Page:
William Hill yesterday confirmed it was in talks to buy about 600 betting shops from Stanley Leisure in a move set to create Britain's biggest bookmaker.
The company is considering a bid worth more than £500 million for the estate of Stanley.
While a deal would take William Hill beyond the 2,000 outlets operated by Ladbrokes, it is expected to face competition from other parties, possibly Coral and the Tote.
In a statement, William Hill said it was in exclusive discussions with Stanley while it also carried out due diligence on the business, which generated turnover of £1.48 billion in the year to May 2004.
It added: "There is no certainty at this stage that the full terms of a transaction will be agreed. No announcement is expected until the outcome of the discussions."
A sale of the betting business, which trades as Stanleybet, would leave Stanley with its casino arm, which owns Birmingham's Star City Casino.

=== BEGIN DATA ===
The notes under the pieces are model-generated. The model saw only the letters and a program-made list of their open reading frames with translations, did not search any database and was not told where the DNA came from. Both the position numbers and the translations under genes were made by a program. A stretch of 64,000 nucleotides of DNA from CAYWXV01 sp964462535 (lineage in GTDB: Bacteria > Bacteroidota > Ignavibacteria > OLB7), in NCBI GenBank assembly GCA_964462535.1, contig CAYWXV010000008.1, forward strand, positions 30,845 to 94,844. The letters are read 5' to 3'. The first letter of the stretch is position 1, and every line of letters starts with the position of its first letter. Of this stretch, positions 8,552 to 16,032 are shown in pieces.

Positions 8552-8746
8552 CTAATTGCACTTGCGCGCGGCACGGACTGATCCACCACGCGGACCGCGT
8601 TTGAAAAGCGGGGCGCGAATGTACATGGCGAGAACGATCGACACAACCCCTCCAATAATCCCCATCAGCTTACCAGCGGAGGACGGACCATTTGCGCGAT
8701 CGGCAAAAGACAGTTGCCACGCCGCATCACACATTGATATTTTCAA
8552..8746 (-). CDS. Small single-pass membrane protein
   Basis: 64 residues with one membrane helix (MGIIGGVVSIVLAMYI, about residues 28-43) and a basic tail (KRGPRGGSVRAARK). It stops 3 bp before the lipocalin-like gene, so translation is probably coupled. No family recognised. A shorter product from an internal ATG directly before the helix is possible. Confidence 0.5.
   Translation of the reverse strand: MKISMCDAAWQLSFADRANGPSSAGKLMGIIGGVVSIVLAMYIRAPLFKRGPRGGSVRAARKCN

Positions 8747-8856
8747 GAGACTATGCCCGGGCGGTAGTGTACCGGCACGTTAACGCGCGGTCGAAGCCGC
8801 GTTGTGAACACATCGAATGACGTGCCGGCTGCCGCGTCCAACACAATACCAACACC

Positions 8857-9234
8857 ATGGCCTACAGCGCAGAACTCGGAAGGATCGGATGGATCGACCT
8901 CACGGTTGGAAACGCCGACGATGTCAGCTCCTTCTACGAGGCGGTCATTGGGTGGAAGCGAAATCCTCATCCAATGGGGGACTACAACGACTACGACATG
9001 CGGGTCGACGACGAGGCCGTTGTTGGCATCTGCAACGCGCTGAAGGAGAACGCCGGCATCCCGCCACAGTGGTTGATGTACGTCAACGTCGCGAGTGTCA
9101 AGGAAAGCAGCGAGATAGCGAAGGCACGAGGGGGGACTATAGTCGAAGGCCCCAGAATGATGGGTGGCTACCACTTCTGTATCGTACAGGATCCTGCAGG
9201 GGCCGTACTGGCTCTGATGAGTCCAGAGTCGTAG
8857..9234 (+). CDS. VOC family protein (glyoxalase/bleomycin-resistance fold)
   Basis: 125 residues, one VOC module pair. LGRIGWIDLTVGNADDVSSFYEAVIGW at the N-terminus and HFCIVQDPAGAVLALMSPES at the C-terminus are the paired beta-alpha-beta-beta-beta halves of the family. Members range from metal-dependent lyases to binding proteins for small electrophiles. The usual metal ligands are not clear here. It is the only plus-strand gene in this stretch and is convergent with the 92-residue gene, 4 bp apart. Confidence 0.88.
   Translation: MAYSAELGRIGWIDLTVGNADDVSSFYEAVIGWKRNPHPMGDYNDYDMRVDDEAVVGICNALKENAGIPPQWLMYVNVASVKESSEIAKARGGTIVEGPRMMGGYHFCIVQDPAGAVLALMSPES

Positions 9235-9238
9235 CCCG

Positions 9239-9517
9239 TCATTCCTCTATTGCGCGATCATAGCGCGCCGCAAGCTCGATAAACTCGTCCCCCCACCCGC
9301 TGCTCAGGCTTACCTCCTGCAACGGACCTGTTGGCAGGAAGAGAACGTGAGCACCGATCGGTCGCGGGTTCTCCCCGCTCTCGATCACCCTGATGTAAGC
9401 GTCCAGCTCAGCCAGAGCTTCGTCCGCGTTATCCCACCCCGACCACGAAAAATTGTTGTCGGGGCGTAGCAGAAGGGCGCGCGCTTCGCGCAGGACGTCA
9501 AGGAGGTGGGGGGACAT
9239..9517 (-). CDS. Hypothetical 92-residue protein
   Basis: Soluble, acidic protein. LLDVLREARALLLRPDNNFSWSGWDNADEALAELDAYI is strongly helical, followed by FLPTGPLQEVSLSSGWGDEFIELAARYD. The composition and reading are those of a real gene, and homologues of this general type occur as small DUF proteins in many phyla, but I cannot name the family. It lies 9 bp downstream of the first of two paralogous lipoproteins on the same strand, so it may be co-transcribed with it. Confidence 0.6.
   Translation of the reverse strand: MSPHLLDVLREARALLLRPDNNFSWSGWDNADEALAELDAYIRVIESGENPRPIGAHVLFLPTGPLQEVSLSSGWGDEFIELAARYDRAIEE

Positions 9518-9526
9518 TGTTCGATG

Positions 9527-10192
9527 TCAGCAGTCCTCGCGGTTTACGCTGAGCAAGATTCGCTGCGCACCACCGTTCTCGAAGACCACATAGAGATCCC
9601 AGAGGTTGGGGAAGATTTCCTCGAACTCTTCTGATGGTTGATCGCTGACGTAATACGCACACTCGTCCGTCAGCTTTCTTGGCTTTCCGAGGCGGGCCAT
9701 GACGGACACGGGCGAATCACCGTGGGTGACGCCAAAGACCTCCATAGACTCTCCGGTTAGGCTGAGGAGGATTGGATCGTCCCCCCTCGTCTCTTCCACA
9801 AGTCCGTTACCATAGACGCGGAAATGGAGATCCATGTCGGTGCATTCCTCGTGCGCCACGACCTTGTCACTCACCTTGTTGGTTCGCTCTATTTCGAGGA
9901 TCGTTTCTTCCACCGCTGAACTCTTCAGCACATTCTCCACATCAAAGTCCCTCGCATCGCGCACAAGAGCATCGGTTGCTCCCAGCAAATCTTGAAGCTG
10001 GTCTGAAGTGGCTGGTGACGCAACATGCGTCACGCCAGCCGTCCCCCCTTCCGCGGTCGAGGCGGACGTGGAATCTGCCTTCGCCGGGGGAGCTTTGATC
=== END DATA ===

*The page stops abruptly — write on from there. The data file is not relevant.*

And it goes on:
The deal will also fuel speculation that Stanley Leisure could be moving towards a merger with casino firm London Clubs International.
William Hill said it had postponed plans to return £ 453 million in cash to shareholders, while it examined the potential acquisition.
Explaining its decision, the company said: "Although there can be no certainty at this stage that a transaction will be agreed, the board of William Hill believes that the potential acquisition represents a particularly attractive opportunity for William Hill and should be evaluated before proceeding with the return of capital exercise."
But analysts cautioned that the price tag was high. Robin Chhabra at Evolution Securities said the move could dilute the quality of William Hill's portfolio, and it would struggle to get Stanley's northern-focused estate to the level of its own southernfocused chain.
"There's a significant execution risk at this price," he said. "Hill's shareholders might rather just have the money."
Although the deal could spark competition concerns - as William Hill would be left with around a quarter of the total UK estate of 8,500 sites - the two companies' differing strengths in the north and south of the country could placate the regulator.
The announcement came a month after William Hill said it had put thoughts of expanding into casinos on the back burner after deciding that gambling deregulation would not offer the hoped-for benefits.
In its last financial year, covering the year to December 28, William Hill said its bookmaking division raised profits to £165.5 million.
William Hill shares closed down 15p at 558p.